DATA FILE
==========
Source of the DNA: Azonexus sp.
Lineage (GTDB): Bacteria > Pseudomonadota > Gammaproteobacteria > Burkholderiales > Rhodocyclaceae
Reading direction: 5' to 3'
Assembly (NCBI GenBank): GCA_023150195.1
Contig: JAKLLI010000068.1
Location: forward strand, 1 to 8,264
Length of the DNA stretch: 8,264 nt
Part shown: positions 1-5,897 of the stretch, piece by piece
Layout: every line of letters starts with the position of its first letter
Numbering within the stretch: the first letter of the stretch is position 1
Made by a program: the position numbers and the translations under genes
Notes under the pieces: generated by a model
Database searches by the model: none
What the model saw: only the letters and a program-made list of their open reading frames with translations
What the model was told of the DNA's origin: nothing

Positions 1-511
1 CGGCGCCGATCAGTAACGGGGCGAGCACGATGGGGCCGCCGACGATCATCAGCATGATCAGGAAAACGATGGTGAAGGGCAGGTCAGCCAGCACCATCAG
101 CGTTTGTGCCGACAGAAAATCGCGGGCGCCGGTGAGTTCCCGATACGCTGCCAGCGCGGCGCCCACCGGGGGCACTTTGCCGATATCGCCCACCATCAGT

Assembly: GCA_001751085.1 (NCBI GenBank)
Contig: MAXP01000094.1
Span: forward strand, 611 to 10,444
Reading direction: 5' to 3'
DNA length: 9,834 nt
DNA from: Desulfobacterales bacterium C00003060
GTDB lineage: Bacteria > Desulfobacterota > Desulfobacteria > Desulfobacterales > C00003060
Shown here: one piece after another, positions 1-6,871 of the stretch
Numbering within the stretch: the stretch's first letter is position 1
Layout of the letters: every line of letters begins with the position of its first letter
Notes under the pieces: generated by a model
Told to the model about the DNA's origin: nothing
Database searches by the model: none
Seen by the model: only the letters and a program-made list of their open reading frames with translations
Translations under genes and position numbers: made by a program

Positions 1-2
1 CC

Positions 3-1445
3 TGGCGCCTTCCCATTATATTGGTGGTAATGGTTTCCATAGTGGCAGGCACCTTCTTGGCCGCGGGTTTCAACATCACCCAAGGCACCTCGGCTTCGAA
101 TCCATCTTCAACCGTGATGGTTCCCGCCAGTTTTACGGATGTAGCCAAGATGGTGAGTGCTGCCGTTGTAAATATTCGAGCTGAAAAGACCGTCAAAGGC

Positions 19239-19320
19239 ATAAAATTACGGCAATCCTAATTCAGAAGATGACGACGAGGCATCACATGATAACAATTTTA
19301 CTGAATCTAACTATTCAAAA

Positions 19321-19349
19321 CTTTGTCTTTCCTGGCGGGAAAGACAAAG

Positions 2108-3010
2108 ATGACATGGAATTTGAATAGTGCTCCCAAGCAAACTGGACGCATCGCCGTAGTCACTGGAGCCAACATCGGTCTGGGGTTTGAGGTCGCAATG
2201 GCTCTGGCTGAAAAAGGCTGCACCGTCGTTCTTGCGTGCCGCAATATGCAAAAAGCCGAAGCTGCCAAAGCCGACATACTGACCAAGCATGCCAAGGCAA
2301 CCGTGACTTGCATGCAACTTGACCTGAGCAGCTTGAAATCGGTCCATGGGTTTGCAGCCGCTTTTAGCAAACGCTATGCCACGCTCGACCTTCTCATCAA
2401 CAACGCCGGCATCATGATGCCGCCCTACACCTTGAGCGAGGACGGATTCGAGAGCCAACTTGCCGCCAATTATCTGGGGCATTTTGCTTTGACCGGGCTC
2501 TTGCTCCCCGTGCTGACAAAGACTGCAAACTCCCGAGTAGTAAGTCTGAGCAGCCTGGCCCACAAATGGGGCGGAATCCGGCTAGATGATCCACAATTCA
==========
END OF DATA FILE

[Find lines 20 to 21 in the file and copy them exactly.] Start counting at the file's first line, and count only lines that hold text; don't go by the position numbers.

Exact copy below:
Contig: MAXP01000094.1
Span: forward strand, 611 to 10,444